[x_section style=”margin: 0px -45px -25px -45px; padding: 45px 0px 0px 0px; “][x_row inner_container=”true” marginless_columns=”false” bg_color=”” style=”margin: 0px auto 0px auto; padding: 0px 0px 0px 0px; “][x_column bg_color=”” type=”1/1″ style=”padding: 0px 0px 0px 0px; “][x_text]By now you’ve probably heard about the Facebook-Cambridge Analytica data breach, and while you might have some concerns about your personal information and whether or not it was exposed, have you stopped to consider the implications something like this might have on your small- or medium-sized business?
For starters, you can be certain that many people are going to re-evaluate how much data they share online and with whom. So, at a minimum, now is as good of a time as any to stop and take a hard look at your user agreements, privacy policies, cookie use, storage practices for personally identifying information, and exactly how you use and/or share this information internally and with third parties, respectively. Often businesses set these parameters up when they first launch their website and never revisit them to ensure they still line up with corporate values, best practices, and what is actually being done.
Another aspect to consider is your partnerships with other online platforms. Over the past few years, many businesses have installed applications on their website that allow users to create user accounts for your site using their already established login credentials for Google, Facebook, and in some instances even Amazon. While this definitely has the ability to streamline the purchase process for consumers, it also means you no longer have control over how data is stored or used through platforms like Facebook for small business. Though it may not make sense to completely abandon these third-party partnerships (at least not yet), we do encourage small businesses to provide an alternative way to register with your website by allowing users to create a profile specific to your business.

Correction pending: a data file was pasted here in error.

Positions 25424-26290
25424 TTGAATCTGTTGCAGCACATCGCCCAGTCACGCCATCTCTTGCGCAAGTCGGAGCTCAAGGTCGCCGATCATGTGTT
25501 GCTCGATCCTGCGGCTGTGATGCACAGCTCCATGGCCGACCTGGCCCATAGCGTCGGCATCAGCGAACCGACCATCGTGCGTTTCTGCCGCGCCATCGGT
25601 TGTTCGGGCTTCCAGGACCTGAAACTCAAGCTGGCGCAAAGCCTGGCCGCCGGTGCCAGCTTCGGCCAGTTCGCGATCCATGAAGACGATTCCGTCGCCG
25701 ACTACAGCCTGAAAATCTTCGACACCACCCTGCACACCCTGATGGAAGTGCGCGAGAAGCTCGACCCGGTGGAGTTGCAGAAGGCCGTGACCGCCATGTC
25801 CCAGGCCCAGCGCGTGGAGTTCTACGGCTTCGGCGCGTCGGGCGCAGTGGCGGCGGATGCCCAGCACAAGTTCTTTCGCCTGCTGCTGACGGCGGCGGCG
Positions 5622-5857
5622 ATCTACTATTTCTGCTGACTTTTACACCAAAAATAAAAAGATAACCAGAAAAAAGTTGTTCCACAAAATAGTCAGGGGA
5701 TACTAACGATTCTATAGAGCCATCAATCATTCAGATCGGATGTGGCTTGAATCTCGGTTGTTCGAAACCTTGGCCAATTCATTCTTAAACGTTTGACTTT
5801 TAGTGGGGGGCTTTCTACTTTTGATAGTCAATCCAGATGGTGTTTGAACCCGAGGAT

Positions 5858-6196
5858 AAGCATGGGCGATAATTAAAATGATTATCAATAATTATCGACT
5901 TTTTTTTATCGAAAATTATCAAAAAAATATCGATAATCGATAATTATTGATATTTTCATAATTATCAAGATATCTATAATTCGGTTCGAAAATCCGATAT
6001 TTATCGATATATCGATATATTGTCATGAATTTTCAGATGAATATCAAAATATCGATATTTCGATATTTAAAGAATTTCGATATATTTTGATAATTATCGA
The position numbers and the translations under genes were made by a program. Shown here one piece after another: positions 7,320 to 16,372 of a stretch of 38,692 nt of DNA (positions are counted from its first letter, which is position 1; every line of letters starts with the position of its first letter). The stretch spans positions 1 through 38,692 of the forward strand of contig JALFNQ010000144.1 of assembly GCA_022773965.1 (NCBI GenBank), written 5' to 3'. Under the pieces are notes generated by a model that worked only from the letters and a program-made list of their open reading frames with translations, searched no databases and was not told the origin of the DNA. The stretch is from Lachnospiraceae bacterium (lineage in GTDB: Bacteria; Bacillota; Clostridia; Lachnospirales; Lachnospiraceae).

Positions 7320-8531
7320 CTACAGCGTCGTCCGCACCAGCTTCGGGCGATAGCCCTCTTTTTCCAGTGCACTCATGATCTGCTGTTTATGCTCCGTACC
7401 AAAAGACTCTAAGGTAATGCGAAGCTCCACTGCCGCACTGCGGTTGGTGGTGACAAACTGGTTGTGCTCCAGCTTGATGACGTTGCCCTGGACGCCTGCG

And last, but certainly not least, remember that Facebook (and other social media platforms) should be used as one part of your business communication strategy, not the only way for consumers to interact with your business online. Taking the time to build out a website that is specific to your business is the only real way to manage your online interactions and ensure that if disaster strikes you have full control over the recovery and communication process with your users. If you’re ready to learn more about privacy protection, disaster recovery, and creating an overall robust online presence, contact ATB. We’re here to help small businesses thrive in today’s increasingly complex online environment.[/x_text][x_prompt type=”left” title=”Call Us Today” message=”Give us a call: 314-878-4166″ button_text=”Contact Us Online” button_icon=”comment” circle=”false” href=”/contact/” href_title=”” target=””][/x_column][/x_row][/x_section]